We show that computational comparison of patient phenotype to human, mouse, and zebrafish combined with PPA guilt-by-association phenotype data improves computational prioritization of exome sequencing variants. This new version of Exomiser was able to rank known disease-associated variants first in up to 97% of the HGMD spiked exomes, which is a 30% improvement over the original version that used mouse phenotypes alone.10 In the clinical setting of the NIH UDP, Exomiser not only prioritized known disease-causing mutations with or without previous knowledge of these associations or the inheritance model but also, when tested using data from patients undiagnosed by clinical evaluation, ranked a diagnostic variant within the top 10 for 4 of 23 cases. This latter observation suggests that this computational approach at least partially overcomes human bias to rank diagnostic sequence variants more efficiently. It is difficult to predict from the benchmarking presented here exactly how much Exomiser may be expected to increase the diagnostic rates from the 25–30% typically seen in exome sequencing projects. Computationally identifying a strong candidate is not the same as making a clinical diagnosis, particularly for variants found in genes not yet associated with human disease, and projecting performance from the 32 UDP patients we analyzed with their particular complexities may not be valid for all projects. However, we expect that the approach we have presented here would be useful for any group investigating clinical diagnostics through exome sequencing.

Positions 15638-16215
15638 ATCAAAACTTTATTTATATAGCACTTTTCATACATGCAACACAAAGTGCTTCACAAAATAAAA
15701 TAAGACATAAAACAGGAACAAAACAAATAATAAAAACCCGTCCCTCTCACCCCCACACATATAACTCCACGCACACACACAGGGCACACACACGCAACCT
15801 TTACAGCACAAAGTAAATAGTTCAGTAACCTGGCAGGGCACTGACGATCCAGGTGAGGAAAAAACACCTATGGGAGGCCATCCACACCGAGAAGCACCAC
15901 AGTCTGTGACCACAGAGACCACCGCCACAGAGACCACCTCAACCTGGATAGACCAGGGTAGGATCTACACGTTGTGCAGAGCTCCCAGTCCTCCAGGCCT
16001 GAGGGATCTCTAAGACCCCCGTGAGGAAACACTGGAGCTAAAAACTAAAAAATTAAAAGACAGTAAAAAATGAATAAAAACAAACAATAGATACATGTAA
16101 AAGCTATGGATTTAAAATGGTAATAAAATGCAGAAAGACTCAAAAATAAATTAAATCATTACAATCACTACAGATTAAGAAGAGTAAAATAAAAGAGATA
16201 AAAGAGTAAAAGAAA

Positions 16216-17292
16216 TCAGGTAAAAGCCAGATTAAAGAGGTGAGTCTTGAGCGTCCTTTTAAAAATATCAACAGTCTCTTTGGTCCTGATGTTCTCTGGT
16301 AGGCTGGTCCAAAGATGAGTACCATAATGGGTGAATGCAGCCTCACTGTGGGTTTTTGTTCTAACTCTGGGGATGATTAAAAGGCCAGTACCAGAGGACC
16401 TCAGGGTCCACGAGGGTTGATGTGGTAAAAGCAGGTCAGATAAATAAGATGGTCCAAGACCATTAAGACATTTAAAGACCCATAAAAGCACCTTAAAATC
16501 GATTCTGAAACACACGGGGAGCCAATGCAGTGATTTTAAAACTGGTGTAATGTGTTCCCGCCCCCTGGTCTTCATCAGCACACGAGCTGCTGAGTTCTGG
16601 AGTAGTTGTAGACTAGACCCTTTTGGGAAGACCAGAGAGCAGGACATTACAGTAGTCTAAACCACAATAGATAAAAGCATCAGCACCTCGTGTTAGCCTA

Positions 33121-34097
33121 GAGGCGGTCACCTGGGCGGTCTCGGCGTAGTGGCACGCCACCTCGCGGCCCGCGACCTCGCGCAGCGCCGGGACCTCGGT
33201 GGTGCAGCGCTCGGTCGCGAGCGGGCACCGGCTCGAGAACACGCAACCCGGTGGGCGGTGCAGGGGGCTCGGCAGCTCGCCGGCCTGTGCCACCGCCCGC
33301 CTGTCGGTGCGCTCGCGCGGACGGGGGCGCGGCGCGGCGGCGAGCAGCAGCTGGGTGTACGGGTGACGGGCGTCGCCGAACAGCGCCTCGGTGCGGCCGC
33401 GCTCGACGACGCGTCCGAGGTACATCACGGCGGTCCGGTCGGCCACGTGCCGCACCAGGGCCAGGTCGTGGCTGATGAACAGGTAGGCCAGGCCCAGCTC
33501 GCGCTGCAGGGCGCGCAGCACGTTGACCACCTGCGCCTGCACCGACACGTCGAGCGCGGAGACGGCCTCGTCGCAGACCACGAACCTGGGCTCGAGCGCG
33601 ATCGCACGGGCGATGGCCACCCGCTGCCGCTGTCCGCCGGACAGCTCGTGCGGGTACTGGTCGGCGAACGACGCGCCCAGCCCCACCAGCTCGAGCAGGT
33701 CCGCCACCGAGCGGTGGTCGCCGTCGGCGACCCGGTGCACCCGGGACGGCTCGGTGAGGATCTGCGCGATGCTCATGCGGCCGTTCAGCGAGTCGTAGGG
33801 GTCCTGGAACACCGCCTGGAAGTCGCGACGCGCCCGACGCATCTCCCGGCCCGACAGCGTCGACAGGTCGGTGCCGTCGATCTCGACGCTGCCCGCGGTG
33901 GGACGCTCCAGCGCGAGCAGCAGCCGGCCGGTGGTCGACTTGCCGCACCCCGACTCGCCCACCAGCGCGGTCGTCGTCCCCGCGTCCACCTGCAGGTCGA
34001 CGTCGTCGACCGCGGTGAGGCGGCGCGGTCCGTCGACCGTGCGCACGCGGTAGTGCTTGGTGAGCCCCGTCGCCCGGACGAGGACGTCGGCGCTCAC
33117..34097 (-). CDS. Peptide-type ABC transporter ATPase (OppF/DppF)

Our observations also suggest that the difficulties faced in variant analysis due to the absence of parental genotype data can be overcome at least partially by deep structured phenotyping and the use of Exomiser. In the absence of parental sequence data, Exomiser ranked diagnostic variants for 9 of 11 UDP patients within the top 10 of each VCF file. Inclusion of Mendelian segregation provided the most assistance in the context of weaker phenotype matches; this emphasizes the need for thorough structured phenotyping. To ensure such a thorough phenotype, we implemented both manual and computational quality assurance procedures to indicate the phenotype quality with respect to breadth and depth by comparison of all phenotype profiles for human diseases and model organisms (see Materials and Methods).

Because atypical and difficult to diagnose conditions do occasionally arise from co-occurrence of genetic disorders, a test of the strength of a tool such as Exomiser is its ability to prioritize variants from each of the co-occurring conditions. When siblings UDP_606 and UDP_608 were analyzed individually in trio analyses, Exomiser was able to rank the RAI1 and PCK1 mutations as the first and third candidates for UDP_606 and PCK1 and GRIN2B mutations as the second and fifth candidates for UDP_608 (Supplementary Table S4 online).2 Therefore, given an appropriate experimental design, Exomiser can effectively rank diagnostic variants of multigenic disorders.